The Application of TDM-PON And WDM-PON

1. Instruction
The bandwidth requirements of the telecommunication network users increased rapidly during the recent years. The emerging optical access network must provide the bandwidth demand for each user as well as support high data rate, broadband multiple services and flexible communications for various end-users. Being considered as a promising access network solution due to the high bandwidth provision and the low operation and maintenance cost, passive optical networks (PONs) represent one of the most attractive access network solutions. TDM and WDM techniques are employed in the PON for higher resource efficiency and capacity, which results in TDM-PON and WDM-PON respectively. TDM-PON provides much higher bandwidth for data application but it has limited availability to end-users. WDM PON can solve the problems encountered in TDM-PON by allocating a specified wavelength to each subscriber. This provides a separate, secure P2P, and high data-rate channel between each subscriber and the CO. This article is mainly written to give you a overview of the application of TDM-PON and WDM-PON as well as the joint application—TWDM PON.

2. Application of TDM-PON
TDM-PON types include ATM PON (APON), Broadband PON (BPON), Ethernet PON (EPON), Gigabit PON (GPON). Now EPON and GPON are extensively used in the telecommunication networks.

2.1 Application of EPON
Ethernet PON (EPON) is a PON-based network that carries data traffic encapsulated in Ethernet frames (defined in the IEEE 802.3 standard). A typical EPON system consists of three components: optical line terminal (OLT), optical network unit (ONU), and optical distribution network (ODN). Utilizing PON topological structure to achieve the access of Ethernet, EPON is equipped with the dual advantages of PON and Ethernet including low cost, high bandwidth, strong scalability, excellent compatibility with Ethernet to facilitate network management, etc. Based on where ONUs are deployed, EPON application mode can be fiber to the curb (FTTC), fiber to the building (FTTB), and fiber to the home (FTTH), as shown in Figure 1.

Application of EPON in FTTB, FTTC and FTTH

Figure 1: The application of EPON in FTTB, FTTC and FTTH

In a FTTC system, ONUs are deployed at roadside or beside the junction boxes of telegraph poles. Usually, twisted-pair copper wires are used to connect the ONUs to each user, and coaxial cables are used to transmit broadband graphic services. Currently, the FTTC technology is the most practical and economical Optical Access Network (OAN) solution for providing narrow-band services below 2 Mbps. For services integrating narrowband and broadband services, however, FTTC is not the ideal solution.

In a FTTB system, ONUs are deployed within buildings, with the optical fibers led into user homes through ADSL lines, cables, or LANs. Compared with FTTC, FTTB has a higher usage of optical fiber and therefore is more suitable for user communities that need narrowband/broadband integrated services.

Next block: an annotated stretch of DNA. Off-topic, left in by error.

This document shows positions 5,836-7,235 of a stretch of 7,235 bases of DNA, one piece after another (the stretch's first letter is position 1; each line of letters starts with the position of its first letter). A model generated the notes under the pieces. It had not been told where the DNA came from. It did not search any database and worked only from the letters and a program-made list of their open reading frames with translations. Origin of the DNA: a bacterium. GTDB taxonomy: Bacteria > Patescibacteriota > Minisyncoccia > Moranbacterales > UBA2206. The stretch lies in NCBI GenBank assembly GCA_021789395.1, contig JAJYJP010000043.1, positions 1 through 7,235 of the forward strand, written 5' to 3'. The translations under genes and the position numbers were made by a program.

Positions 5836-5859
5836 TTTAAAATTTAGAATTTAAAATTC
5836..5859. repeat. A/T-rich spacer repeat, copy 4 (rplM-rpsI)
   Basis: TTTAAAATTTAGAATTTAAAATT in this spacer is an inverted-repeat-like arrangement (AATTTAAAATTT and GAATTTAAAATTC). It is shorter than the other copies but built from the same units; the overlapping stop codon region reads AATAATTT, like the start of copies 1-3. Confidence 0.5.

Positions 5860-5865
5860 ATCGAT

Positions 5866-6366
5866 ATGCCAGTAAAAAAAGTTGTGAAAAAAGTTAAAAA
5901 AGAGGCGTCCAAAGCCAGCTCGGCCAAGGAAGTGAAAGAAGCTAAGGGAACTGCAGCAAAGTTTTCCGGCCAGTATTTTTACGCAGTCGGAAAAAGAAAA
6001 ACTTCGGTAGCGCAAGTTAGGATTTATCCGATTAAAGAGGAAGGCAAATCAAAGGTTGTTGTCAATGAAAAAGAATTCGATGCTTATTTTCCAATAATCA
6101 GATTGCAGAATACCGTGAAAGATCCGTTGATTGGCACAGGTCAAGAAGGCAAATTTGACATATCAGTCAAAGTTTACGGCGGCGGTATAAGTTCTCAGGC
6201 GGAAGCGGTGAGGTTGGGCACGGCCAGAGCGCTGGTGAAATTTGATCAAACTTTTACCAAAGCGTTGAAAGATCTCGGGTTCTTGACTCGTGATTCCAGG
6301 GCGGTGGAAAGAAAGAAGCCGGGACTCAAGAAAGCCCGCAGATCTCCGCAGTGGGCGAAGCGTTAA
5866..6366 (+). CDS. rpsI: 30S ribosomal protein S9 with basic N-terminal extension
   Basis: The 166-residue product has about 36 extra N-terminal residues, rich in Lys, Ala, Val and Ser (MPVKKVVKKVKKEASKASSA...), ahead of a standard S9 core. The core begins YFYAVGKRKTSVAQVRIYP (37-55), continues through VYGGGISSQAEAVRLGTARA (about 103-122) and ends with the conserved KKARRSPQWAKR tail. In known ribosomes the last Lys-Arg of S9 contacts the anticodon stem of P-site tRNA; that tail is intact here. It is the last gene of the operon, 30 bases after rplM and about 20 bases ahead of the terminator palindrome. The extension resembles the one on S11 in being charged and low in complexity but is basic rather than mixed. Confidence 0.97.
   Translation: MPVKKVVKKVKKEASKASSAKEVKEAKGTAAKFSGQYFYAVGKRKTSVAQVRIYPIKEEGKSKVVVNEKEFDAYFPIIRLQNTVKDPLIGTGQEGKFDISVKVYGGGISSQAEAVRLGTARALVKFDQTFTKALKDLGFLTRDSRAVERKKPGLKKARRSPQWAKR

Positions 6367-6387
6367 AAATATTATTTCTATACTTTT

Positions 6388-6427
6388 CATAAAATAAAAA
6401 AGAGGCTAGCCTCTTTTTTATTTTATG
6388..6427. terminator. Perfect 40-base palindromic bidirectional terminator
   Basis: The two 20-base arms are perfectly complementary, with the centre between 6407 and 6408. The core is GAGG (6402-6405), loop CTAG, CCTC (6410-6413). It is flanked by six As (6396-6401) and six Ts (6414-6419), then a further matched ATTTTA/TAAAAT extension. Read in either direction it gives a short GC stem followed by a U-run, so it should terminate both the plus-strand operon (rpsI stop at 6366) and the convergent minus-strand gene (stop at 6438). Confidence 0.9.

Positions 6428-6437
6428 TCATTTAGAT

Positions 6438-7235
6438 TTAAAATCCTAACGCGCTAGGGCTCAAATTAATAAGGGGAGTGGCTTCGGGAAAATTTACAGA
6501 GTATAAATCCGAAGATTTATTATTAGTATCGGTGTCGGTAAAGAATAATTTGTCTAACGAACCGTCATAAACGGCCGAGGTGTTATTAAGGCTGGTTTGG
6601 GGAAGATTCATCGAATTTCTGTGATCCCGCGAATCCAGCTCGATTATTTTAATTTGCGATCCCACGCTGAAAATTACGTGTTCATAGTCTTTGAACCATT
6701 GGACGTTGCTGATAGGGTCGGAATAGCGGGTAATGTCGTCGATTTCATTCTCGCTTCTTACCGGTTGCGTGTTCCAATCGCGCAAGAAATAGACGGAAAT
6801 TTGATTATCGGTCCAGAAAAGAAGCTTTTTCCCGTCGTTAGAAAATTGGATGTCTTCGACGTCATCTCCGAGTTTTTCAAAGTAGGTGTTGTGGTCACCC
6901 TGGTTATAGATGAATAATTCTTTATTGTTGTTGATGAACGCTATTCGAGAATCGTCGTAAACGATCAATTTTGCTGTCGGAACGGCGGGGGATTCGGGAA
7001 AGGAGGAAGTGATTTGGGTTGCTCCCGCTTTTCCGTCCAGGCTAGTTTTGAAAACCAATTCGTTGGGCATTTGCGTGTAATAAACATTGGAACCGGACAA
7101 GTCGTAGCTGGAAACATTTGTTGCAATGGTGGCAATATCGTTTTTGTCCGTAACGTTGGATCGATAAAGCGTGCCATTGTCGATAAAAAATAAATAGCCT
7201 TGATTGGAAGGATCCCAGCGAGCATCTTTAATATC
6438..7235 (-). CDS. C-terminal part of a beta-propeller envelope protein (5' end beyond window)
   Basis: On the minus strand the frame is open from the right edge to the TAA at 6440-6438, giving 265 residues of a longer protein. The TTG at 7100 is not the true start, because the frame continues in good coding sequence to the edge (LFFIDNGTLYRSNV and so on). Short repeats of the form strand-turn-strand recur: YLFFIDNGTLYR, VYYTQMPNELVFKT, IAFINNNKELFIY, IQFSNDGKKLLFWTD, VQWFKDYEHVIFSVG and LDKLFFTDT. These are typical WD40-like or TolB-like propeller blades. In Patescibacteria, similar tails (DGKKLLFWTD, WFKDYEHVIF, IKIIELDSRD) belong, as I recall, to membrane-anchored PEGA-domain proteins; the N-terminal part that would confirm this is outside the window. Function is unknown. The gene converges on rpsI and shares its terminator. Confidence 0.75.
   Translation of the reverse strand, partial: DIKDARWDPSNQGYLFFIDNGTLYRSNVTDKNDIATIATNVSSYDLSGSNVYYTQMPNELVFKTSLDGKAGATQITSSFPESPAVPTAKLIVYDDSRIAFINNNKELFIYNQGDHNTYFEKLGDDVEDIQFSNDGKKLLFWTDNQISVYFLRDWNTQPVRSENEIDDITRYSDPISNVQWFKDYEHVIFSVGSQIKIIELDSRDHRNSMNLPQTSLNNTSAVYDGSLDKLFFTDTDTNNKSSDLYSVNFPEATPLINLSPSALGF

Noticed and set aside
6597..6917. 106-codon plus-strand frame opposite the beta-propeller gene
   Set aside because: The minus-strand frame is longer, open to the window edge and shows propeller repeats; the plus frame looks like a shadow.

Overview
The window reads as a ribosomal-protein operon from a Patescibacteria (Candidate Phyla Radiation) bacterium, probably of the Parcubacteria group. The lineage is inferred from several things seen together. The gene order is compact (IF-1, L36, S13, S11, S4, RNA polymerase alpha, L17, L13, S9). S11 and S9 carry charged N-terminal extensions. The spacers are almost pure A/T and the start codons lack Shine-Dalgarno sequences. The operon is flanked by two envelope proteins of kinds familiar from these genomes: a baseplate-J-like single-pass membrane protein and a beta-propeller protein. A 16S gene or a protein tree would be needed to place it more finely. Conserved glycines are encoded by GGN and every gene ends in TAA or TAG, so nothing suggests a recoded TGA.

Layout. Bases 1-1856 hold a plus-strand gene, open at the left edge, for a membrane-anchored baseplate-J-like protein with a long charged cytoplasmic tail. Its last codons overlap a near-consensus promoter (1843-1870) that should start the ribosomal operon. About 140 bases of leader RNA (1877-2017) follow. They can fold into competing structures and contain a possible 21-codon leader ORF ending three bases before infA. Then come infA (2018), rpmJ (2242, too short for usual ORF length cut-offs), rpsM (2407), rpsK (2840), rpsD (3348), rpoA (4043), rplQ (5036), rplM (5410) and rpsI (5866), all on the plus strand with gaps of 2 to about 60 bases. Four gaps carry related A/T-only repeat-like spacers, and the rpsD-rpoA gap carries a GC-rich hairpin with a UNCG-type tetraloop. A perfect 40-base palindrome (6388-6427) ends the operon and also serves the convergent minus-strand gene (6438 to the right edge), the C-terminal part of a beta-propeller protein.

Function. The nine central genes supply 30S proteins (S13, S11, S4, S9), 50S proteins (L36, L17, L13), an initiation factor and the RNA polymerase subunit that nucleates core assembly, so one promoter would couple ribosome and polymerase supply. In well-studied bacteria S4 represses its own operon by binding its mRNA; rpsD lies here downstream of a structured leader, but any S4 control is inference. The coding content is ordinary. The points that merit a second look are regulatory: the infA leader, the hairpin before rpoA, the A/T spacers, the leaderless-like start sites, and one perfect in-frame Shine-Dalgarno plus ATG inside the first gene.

In a FTTH system, ONUs are deployed in user offices or homes to implement a fully transparent optical network, with the ONUs independent of the transmission mode, bandwidth, wavelength, and transmission technology. Therefore, FTTH is ideal for the long term development of optical access networks.

2.2 Application of GPON
Gigabit PON (GPON) is the far-most advanced PON solution used by European and US providers. It is somehow based on the former ATM access networks (APON, BPON), but GPON’s data encapsulation (GEM) is more generic, and accepts different network protocols, such as ATM, Ethernet and IP. A traditional GPON system is made up of three parts: optical line terminal (OLT), optical network terminal (ONT) or ONU, and optical distribution network (ODU) composed of SM fiber and splitter. GPON possess the advantages of high bandwidth, high efficiency, large coverage, abundant user interfaces, etc. In the access network, GPON can be used to fiber to the building (FTTB), fiber to the curb (FTTC), and fiber to the home (FTTH), as shown in Figure 2.


Figure 2: The application of GPON in FTTB, FTTC and FTTH

In a FTTB system, ONTs are deployed within buildings. GPON can be used to serve for the users of multi-dwelling units (MDU) as well as business users. When serving for MDU users, the services supported by GPON contains asymmetric broadband services (digital broadcast, VOD, IP TV) and symmetric broadband services (content broadcast, e-mail, remote diagnose). When serving for business users, the services supported by GPON are symmetric services (group software, content broadcast, e-mail). Facing diverse services, GPON must flexibly provide private line service at different rate.

In a FTTC system, ONTs are deployed at roadside or beside the junction boxes of telegraph poles. The services supported by GPON consists of asymmetric services ( digital broadcast, VOD, IP TV, files downloading, online games) and symmetric services (content broadcast, e-mail, files interaction, remote education). In addition, GPON supported the expansion of the dedicated line POTS and ISDN.

In a FTTH system, ONTs are deployed in user offices or homes. GPON supports the asymmetric services and symmetric services. The asymmetric services include data broadcast, VOD, IP TV, files downloading, etc. The symmetric services include content broadcast, e-mail, files interaction, remote education, remote diagnose, online games, etc. What’s more, GPON supported the expansion of the dedicated line POTS and ISDN.